I imagine curiosity. Intense, burning, compelling curiosity, the angels of heaven, all a twitter. I imagine them crowding the best vantage points, jostling for position to watch the big reveal of a plan that's been 'before the foundation of the world' in the making. But what would this plan entail, exactly; it was all so mysterious-- what in the world was He doing?
See, I'm not sure how much the angels knew.  Some knew more than others, that at least seems obvious-- think Gabriel, for instance, announcing to Mary the coming of her unborn child, a king whose name would be JESUS, who would be great, who'd be called the Son of the Highest and whose reign would never end. So... he knew a little bit, I guess. But what about the others?-- I think they longed to look into these things. I picture them waiting, excitedly waiting like kids for Christmas morning, looking at a gift that's been wrapped and set under the tree, speculating to pass the time, guessing at what's in it, wishing they could shake it, test its weight, peek inside it, wondering at what grace the Almighty may have in store for little planet earth this time. But I doubt they saw this coming.

A friend of mine told me the other day that the most beautiful word in the whole world is 'Daddy.' Being a dad myself, I knew where he was coming from, but just for the sake of fun I told him a story about a recent time when hearing it wasn't so beautiful.

My 8-year-old son, Nathan, just isn't listening. And I am done yelling.
"Nathan," I say quietly, "I'm going to walk out of this room, and when I come back in a few minutes, I want to see you cleaning up like I've asked you to do three times already-- or you'll get no stories tonight. This is your last chance." And with that, I walk out of the room.
Now there's something you need to understand about story time-- I probably like it just as much as Nathan. It's one of the few guilt-free times I can read a novel, just for fun, and still call it 'bonding.' Together, he and I have worked our way through Gary Paulsen's Hatchet books, C.S. Lewis'  The Chronicles of Narnia, three of the books in Madalene L'Engle's Wrinkle In Time Quintet and countless others. At the time of this exchange, we had just begun reading the first of my Dad's four books, On Call. The point is, my ultimatum was a real threat to a time we both enjoyed. And still, he blew it.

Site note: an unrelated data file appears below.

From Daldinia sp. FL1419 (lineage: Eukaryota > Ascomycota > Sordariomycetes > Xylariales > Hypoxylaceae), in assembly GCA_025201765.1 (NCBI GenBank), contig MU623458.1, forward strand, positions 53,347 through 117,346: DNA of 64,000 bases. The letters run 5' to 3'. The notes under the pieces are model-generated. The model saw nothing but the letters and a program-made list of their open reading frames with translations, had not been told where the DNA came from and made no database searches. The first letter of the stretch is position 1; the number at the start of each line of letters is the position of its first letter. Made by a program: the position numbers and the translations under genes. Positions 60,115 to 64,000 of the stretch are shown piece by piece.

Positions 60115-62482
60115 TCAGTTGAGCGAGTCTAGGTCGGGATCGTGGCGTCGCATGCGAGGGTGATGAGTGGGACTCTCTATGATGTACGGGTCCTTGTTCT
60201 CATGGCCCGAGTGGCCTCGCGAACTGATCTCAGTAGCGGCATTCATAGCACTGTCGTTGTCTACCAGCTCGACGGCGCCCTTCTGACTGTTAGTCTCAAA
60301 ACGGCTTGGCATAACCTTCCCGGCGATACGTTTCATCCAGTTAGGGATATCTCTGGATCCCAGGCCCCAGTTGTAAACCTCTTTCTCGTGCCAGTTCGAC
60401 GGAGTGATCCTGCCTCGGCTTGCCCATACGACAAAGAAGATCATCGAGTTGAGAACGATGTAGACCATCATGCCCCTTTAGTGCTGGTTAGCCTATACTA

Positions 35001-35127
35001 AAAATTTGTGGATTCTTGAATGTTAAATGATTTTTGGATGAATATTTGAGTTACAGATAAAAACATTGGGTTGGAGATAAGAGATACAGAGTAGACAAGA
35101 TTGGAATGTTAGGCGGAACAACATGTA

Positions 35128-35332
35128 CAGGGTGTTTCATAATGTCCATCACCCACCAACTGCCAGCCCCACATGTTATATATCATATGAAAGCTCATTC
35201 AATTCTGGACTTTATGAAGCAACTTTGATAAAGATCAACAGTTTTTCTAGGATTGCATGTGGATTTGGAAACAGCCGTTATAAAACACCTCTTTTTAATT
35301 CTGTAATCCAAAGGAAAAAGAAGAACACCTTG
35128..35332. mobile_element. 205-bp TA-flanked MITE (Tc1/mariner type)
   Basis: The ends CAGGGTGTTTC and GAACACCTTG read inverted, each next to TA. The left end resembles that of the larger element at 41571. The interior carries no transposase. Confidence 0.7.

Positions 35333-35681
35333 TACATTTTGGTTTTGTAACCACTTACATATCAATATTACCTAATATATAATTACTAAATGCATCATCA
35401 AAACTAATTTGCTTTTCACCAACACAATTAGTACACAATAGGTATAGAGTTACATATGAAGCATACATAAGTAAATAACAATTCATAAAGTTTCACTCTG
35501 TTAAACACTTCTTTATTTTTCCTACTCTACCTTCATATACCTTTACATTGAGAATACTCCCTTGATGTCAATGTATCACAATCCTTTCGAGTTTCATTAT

I walk back into the room to see him having a pillow fight with one of his brothers. My heart sinks.
"I'm sorry, Bud," I say, "no stories tonight." Shock. Disbelief. Anger. In 2.5 seconds his freckled face registers all 12 stages of grief and then starts over.
"But Daddy--! DAAAAD!!" he wails dramatically, "I didn't hear you!" I hate that one.
"That's my point," I counter-- "you're not listening when Mom and I tell you something. You need to learn to follow directions the first time."
"But that's so mean! It's not fair! why do you have to pick that punishment? Why can't it be something else? Anything else?!"
"Well, Bud, exactly because it's a punishment that hurts," I say. "I'm hoping that tomorrow night, when I ask you to clean up, you'll remember the pain of not getting to read stories and choose to obey the first time." And that's when I tag on the words that lead to the greatest moment in our entire exchange-- "This hurts me too, Bud," I finish truthfully-- "you know I love reading with you. I'm really sorry."
His face contorts, turns red, eyes bulging with an expression of incredulity--
"What in the world are you doing?" he shrieks with beseeching hands-- "That doesn't make any kind of sense! Why would you choose something that hurts you, too?-- Why would you punish yourself?!"